False color image of two Caenorhabditis elegans roundworms; blue on a black background
False color image of two Caenorhabditis elegans roundworms; blue on a black background

Mitochondrial Stress Is Passed Between Generations

Researchers identified a novel mechanism by which chemically induced stress is “remembered” by the mitochondria of worms more than 50 generations after the original trigger.

amanda heidt
Amanda Heidt

Amanda is an assistant editor at The Scientist, where she oversees the Scientist to Watch, Foundations, and Short Lit columns. When not editing, she produces original reporting for the magazine and website. Amanda has a master's in marine science from Moss Landing Marine Laboratories and a master's in science communication from UC Santa Cruz.

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Dec 1, 2021

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The paper
Q. Zhang et al., “The memory of neuronal mitochondrial stress is inherited transgenerationally via elevated mitochondrial DNA levels,” Nat Cell Biol, 23:870–80, 2021.

Under stress, mitochondria rapidly increase their copy number—that is, the number of mitochondrial genomes in each organelle—as part of a process called the mitochondrial unfolded protein response, or UPRmt. This process prompts the up-regulation of certain stress response genes in the cell’s nucleus. Now, a team has found that roundworms that experienced mitochondrial stress pass on a “memory” of that stress to their descendants by propagating the elevated copy number through the germline. 

Chinese Academy of Sciences geneticist Ye Tian and her colleagues had previously found that a signaling molecule called Wnt is involved in the neuronal response to mitochondrial stress. Working with C. elegans, the team created transgenic worm lines that expressed the Huntington’s disease–causing protein Q40 in their neurons, which then started secreting Wnt, initiating the UPRmt in not only the animals’ brains, but their intestines too. Tian also noticed that some worms that had not experienced stress themselves, but whose ancestors had, continued to exhibit the stress response in the intestine, she says.

INHERITED STRESS: Exposing neurons of hermaphroditic C. elegans to high levels of either the Huntington’s disease–causing protein Q40 or the ligand Wnt triggers a stress pathway, the mitochondrial unfolded protein response (UPRmt), in many of their cells, including their oocytes. The UPRmt involves elevated copy numbers of the organelle’s genome and an accumulation of unfolded proteins (1). When researchers bred these animals with wild-type males that had not been stressed (2), they found that about 30 percent of the offspring continued to carry a “memory” of that stress, as evidenced by the UPRmt in their tissues (3). This transgenerational inheritance, the researchers found, was mediated by Wnt. Hermaphroditic offspring with the strongest stress responses were allowed to self-fertilize until up to 90 percent of offspring showed the UPRmt inherited from the experience of their ancestors—a “memory” passed down for as many as 50 generations (4). Worms with this stress-primed phenotype had increased resistance to other stressors such as heat and pathogens, and lived longer, but they grew more slowly and were less fertile than controls. WEB | PDF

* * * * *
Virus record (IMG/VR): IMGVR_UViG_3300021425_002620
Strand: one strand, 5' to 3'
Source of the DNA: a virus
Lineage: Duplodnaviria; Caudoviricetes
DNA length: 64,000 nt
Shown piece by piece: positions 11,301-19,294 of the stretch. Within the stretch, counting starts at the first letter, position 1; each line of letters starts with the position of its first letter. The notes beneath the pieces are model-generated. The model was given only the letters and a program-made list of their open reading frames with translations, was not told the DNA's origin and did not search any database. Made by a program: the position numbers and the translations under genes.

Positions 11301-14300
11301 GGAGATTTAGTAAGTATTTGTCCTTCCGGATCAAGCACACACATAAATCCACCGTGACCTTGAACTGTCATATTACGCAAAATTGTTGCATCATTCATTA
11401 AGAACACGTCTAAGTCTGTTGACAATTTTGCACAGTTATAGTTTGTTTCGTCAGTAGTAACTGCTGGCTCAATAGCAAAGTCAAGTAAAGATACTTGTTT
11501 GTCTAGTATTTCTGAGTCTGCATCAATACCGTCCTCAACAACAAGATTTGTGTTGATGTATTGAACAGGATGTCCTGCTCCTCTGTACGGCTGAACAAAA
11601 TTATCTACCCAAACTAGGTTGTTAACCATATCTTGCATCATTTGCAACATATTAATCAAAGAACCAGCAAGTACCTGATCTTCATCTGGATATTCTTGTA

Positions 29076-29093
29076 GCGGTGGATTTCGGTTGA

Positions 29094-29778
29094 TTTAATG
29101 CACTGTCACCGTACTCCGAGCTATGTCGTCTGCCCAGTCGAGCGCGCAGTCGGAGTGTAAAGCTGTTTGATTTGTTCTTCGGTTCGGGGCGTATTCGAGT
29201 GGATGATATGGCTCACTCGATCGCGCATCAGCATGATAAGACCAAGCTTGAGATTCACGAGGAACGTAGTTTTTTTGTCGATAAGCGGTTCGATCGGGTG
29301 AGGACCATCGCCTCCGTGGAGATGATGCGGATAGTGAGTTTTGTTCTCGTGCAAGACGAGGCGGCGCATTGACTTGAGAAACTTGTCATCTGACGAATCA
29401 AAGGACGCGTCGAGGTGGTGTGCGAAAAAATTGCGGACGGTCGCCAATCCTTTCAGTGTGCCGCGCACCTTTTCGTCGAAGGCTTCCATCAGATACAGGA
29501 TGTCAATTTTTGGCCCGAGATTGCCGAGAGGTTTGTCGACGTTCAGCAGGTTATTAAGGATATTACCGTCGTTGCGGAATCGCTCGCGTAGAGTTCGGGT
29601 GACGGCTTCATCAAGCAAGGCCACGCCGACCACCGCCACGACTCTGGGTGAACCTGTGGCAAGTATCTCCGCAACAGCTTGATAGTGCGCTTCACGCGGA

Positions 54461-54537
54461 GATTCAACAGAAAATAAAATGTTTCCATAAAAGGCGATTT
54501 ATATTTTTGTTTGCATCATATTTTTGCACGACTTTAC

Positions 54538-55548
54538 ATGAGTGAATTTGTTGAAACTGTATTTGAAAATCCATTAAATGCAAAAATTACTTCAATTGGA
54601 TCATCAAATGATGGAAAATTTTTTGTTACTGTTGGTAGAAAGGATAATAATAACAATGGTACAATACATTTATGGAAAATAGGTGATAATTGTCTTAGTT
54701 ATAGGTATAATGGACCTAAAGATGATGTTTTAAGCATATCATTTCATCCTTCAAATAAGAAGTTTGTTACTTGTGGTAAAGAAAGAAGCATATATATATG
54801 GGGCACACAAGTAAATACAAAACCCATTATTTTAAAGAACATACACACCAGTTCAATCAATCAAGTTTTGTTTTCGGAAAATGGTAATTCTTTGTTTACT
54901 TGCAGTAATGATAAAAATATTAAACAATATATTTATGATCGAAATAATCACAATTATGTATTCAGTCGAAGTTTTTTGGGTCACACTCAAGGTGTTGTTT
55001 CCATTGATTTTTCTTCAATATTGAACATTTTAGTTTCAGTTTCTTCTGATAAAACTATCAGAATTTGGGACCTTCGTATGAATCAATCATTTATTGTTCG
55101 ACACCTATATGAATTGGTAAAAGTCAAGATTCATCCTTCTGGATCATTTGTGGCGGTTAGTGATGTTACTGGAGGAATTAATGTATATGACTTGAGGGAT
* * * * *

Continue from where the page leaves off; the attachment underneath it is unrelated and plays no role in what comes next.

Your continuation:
To study whether mitochondrial stress might be sending a signal from the brain to the germline, thereby passing down a “memory” of the stress through the generations, the team exposed the neurons of hermaphroditic worms to either Q40 or Wnt, then bred those worms with wild-type males that hadn’t experienced stress. In the first generation, about 30 percent of the offspring, which were hermaphroditic, retained the activation of the UPRmt in their intestine, muscle cells, and oocytes. 

The researchers then chose the individuals with the strongest response and allowed them to self-fertilize until roughly 90 percent of the worms showed the high copy number and stress response phenotype, which was retained for more than 50 generations. In other experiments, the team confirmed that the Wnt pathway is necessary for the inheritance of this stress “memory.”

The stress-primed phenotype was a fitness tradeoff: the descendants of stressed worms lived longer and had improved resistance to heat and pathogens, but they also grew more slowly, were slower to reach sexual maturity, and produced fewer offspring than worms with less mitochondrial DNA. “You cannot have all the advantages,” Tian says. “In our case, their mitochondria are under stress, so they develop a little bit slower.”

“They did a nice job of sorting this out, and it’s as good as it gets in terms of methodology,” says Cole Haynes, a cell biologist at the University of Massachusetts Chan Medical School who was not involved in the work. “The findings are sort of remarkable. . . . Neurons telling the germline to make more mitoDNA that will affect the next generation is pretty wild.”